The deities worshipped in the Candomblé *) religion and brought to Brazil by abducted slaves, especially the Yoruba people *). In Africa, these were kings, queens, mythical heroes and other ancestors raised to the status of gods.
"Originally every group worshipped its own ancestors in Africa, and every township was bound to a local deity, often an ancestor of the local ruling dynasty, a leader of one's own clan, or a person who somehow uniquely helped and supported the group. ... Because of the changed conditions in the Diaspora, there developed a genuine pantheon of deities, in which a large number of Orixás were concentrated in the same terreiro *) as a mythical space. First and foremost was the maintaining of a symbolic heritage that supported all responsibility for the continuity of the African view of the world in exile. A repertoire of laws, focused on one's origins, was newly established in order to preserve the creative basis of African religiousness." 
"The Orixás are revelations of the spiritual power of the highest-ranking deity Olorun *). They are the mediators between the Supreme Being of Olorun and believers. The Orixás are ancestors as well as forces of nature." 
The Orixás clearly have their weakness and can make errors and mistakes. In his book Orixas Pierre Verger compares the Yoruba deities in Africa and the New World, and he assigns human archetypes to them. Every believer lives his entire life under the protection of his individually chosen Orixá.
The Orixás are closely connected to forces of nature such as air and water, as well as to mountains and animals. In addition, each deity has a specific attribute: a color, a metal, a day of the week, a favorite dish, a certain drumbeat, etc... Several Orixás also have concrete tasks and social functions, for example Xango's as a warrior, Oxossi's as a hunter, and Ogun's as a blacksmith.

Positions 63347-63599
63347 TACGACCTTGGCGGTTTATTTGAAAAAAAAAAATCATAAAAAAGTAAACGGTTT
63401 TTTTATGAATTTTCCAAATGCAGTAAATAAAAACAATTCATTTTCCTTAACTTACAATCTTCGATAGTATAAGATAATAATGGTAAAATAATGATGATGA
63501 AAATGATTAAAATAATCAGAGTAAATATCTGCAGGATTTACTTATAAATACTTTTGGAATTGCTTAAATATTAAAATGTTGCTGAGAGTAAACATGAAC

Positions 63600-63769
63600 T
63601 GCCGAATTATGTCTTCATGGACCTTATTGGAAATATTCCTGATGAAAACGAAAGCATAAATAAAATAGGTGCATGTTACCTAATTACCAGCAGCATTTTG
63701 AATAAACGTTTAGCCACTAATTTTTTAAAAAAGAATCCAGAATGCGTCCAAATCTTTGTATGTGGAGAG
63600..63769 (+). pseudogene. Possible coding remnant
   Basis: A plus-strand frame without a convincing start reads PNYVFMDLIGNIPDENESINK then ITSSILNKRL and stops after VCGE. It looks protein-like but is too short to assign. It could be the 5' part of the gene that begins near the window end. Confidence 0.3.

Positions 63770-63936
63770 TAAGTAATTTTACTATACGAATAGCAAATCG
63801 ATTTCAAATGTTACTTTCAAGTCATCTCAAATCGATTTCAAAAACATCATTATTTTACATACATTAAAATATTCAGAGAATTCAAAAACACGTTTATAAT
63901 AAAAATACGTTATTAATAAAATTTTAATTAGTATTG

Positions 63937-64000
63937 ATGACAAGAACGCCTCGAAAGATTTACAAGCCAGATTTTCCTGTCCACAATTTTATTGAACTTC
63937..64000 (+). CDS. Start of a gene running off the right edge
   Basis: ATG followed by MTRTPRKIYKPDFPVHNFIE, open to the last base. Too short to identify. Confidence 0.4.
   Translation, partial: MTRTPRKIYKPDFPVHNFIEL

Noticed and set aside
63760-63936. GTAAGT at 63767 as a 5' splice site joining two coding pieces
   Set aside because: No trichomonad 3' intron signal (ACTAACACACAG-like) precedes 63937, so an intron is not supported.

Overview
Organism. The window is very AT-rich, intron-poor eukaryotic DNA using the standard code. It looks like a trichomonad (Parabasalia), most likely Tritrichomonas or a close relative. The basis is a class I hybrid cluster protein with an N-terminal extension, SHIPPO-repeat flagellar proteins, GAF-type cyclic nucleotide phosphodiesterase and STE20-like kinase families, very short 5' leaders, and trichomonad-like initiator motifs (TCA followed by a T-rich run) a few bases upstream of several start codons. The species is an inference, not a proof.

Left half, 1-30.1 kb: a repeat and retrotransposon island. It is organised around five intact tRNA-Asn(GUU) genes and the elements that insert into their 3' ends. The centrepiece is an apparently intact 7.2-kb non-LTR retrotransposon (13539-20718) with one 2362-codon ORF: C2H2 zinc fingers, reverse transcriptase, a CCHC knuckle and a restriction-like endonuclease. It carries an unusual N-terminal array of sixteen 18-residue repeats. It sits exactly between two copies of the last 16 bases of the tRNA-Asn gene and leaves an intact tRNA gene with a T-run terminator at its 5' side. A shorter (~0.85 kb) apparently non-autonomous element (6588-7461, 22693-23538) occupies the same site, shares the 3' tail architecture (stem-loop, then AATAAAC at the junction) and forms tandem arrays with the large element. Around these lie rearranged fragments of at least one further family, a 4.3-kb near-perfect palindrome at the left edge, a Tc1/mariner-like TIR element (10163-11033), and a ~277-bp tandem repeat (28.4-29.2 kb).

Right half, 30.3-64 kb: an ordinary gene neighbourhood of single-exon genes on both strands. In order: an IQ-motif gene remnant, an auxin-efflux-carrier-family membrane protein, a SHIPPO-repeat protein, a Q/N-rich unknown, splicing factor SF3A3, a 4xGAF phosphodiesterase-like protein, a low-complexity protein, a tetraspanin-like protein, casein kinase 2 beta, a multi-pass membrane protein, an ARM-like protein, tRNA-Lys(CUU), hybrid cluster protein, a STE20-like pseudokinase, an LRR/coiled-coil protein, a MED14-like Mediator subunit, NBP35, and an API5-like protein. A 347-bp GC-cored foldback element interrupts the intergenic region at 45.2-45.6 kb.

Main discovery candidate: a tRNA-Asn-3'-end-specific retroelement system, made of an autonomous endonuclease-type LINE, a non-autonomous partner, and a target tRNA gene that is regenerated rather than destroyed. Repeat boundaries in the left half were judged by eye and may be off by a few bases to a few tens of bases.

In Brazil and other nations of the Americas - as in Cuba with the Santería - the African deities were disguised through their association with Catholic saints in order to practice the religion in spite of it being forbidden. In the Brazilian Candomblé, for example, Xango corresponds with Saint Hieronymus and Oxossi with Saint George (see individual Orixás).
Moema Parente Augel: AXÉ - Lebensenergie und sakrale Kraft. Die dynamische Struktur der Welt der Orixá. In: Trigon Nr. 4, Berlin 1994, p. 88
ebenda, p. 89
See also the links to the texts under
>> Glossary: Candomblé
See photos, texts: >> Candomblé
God messenger, guardian of the
pathways and sacrificial offerings
Children, fun, cheerfulness
very old goddess, lives in the marsh
Sun of Olorun
Medicinal herbs, medicine
Fire, thunder, lightning
Mother of several gods,
water, lives in the sea